As I pointed out in my reply to this person, just off of the top of my head I know one blogger who’s child is battling leukemia, one who’s Mum has beaten breast cancer and several others who lost friends or family to this horrible disease and I hope to goodness he hasn’t used the same approach with them that he did with me.

Over to you, Cancer Research

(I’m including follow links to the Cancer Research page in this post. Despite me criticising their approach, I think they’re a great charity and support them wholeheartedly)

International Women’s Day – Sightsavers

Because today is International Women’s Day I have a guest post from the charity Sightsavers for you all to read. 

Today is International Women’s Day. We’d like to celebrate a very special group of women, lady health workers, who, in developing countries, go door-to-door to provide access to free eye care services made available by us and our partners. These women work tirelessly to help prevent avoidable blindness, travelling to some of the poorest, hardest-to-reach neighborhoods, striving to improve the health of their community.

Case study – Jeba Ansari, Mumbai, India

Jeba a Young Muslim health worker shows the right way of wearing specs to one of the resident in Dharavi slums in Mumbai to find who has eye problem.

Hirabai Bayle, living in the Dharavi slum in Mumbai, India, shares a tiny home with her mother, teenage son and four sisters. Her husband left her and her son and now Hirabai earns £13 a month to support herself and her son, selling bananas and stitching gloves in a workshop. 20-year-old lady health worker, Jeba Ansari, visited Hirabai and diagnosed her as long sighted. By providing her with glasses, Jeba ensured that Hirabai could continue to work and remain financially independent.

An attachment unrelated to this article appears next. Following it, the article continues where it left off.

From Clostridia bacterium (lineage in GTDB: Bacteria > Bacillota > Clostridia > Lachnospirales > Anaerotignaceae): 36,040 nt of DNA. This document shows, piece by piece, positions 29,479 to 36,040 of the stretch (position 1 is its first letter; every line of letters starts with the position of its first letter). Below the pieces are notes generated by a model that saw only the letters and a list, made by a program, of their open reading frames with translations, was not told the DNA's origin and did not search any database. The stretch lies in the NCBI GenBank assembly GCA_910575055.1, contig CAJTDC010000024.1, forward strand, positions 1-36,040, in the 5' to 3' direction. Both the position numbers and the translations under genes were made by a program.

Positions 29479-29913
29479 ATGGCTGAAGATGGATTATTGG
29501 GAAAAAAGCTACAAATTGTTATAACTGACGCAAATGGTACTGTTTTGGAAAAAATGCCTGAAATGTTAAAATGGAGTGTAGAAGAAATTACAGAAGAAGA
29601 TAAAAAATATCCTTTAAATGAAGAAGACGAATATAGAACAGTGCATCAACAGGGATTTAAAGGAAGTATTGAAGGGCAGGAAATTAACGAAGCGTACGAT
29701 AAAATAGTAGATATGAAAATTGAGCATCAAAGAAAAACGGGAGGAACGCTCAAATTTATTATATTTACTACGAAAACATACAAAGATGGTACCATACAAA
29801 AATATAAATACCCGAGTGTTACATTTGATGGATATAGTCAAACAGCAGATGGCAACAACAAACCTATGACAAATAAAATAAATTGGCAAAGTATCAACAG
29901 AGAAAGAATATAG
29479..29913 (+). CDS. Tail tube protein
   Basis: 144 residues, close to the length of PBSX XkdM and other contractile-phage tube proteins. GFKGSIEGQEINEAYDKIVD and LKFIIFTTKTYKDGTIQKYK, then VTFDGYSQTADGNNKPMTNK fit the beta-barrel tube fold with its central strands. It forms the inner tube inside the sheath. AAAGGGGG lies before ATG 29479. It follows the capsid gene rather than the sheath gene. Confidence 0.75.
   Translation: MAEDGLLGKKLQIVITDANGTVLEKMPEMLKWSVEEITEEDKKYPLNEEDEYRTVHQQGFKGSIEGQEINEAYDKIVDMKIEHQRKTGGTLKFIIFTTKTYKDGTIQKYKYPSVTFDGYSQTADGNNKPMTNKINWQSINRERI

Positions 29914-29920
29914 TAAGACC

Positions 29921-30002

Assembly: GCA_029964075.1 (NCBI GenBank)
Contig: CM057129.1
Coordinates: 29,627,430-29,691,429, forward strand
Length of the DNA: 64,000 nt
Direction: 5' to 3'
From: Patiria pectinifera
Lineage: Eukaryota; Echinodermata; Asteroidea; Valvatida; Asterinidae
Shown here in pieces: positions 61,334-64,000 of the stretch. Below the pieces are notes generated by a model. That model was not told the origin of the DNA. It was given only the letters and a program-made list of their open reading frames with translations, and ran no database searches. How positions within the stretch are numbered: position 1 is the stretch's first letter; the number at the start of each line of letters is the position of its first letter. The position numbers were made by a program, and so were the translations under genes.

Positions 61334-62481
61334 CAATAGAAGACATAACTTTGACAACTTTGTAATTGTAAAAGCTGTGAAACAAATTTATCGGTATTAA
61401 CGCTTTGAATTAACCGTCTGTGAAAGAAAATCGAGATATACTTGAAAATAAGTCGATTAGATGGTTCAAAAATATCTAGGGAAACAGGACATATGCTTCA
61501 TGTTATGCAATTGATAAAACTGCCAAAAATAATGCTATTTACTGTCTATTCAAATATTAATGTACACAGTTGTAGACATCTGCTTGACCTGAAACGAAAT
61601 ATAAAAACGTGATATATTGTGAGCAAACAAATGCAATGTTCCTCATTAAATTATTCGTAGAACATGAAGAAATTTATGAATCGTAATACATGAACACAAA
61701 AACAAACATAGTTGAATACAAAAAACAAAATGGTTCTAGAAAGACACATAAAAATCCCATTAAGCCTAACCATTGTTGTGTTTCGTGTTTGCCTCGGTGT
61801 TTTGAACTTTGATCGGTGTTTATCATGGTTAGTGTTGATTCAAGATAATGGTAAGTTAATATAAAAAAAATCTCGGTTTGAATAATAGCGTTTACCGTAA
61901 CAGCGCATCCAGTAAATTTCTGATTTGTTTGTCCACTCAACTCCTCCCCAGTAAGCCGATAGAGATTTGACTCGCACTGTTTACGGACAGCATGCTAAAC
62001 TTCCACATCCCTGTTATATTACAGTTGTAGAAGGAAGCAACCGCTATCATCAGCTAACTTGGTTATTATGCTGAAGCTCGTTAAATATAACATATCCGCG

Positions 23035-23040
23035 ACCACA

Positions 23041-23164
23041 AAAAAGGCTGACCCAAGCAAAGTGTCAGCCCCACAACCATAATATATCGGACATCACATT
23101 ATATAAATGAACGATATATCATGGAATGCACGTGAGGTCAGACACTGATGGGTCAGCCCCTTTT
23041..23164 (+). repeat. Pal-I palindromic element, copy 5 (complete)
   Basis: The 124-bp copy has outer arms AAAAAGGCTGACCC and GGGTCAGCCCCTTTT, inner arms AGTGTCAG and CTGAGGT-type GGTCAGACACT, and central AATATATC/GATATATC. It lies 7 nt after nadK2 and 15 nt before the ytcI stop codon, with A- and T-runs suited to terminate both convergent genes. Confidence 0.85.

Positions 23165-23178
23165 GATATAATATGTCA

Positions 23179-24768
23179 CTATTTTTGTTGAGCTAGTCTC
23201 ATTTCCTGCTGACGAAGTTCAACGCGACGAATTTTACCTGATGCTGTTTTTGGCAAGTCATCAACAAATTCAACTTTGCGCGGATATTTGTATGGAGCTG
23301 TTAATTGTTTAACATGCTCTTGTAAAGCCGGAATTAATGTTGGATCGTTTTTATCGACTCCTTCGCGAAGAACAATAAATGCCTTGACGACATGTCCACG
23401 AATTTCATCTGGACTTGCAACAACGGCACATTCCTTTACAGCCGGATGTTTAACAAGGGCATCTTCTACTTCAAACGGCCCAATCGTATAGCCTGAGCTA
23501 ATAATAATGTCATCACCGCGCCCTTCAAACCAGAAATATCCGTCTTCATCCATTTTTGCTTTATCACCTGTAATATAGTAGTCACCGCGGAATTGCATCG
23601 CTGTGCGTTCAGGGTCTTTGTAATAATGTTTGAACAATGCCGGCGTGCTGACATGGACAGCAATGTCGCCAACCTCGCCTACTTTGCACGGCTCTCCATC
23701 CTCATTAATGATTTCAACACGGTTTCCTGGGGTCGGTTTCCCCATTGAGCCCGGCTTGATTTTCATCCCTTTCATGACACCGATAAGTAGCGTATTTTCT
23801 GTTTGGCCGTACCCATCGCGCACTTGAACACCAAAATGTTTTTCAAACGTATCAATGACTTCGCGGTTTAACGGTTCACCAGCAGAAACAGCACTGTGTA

Case study – Sarwar Kausar, Pakistan

Inspired by a need to support her community, Sarwar Kausar became a health worker after finishing school. In countries like Pakistan, many women must be chaperoned to appointments with male health workers, which can be hard to arrange. Thousands of women go without examinations, suffering from eye health problems like cataract and trachoma. Lady health workers can visit women at home when male family members are away, passing on key medical advice to prevent eye diseases and infections.

Case study – Samina, Karachi, Pakistan

Having trained as a doctor, 33-year-old, married Samina decided to become a lady health worker, and eventually trained to become a Lady Health Supervisor (LHS) in the Karachi district of Pakistan. One of around 100,000 lady health workers in Pakistan, Samina overcame prejudice from within her own village, as a women receiving professional training, and now continues to work hard to free her community of eye health problems.

Please visit the Sightsavers website to find out more about their work and to donate to the cause.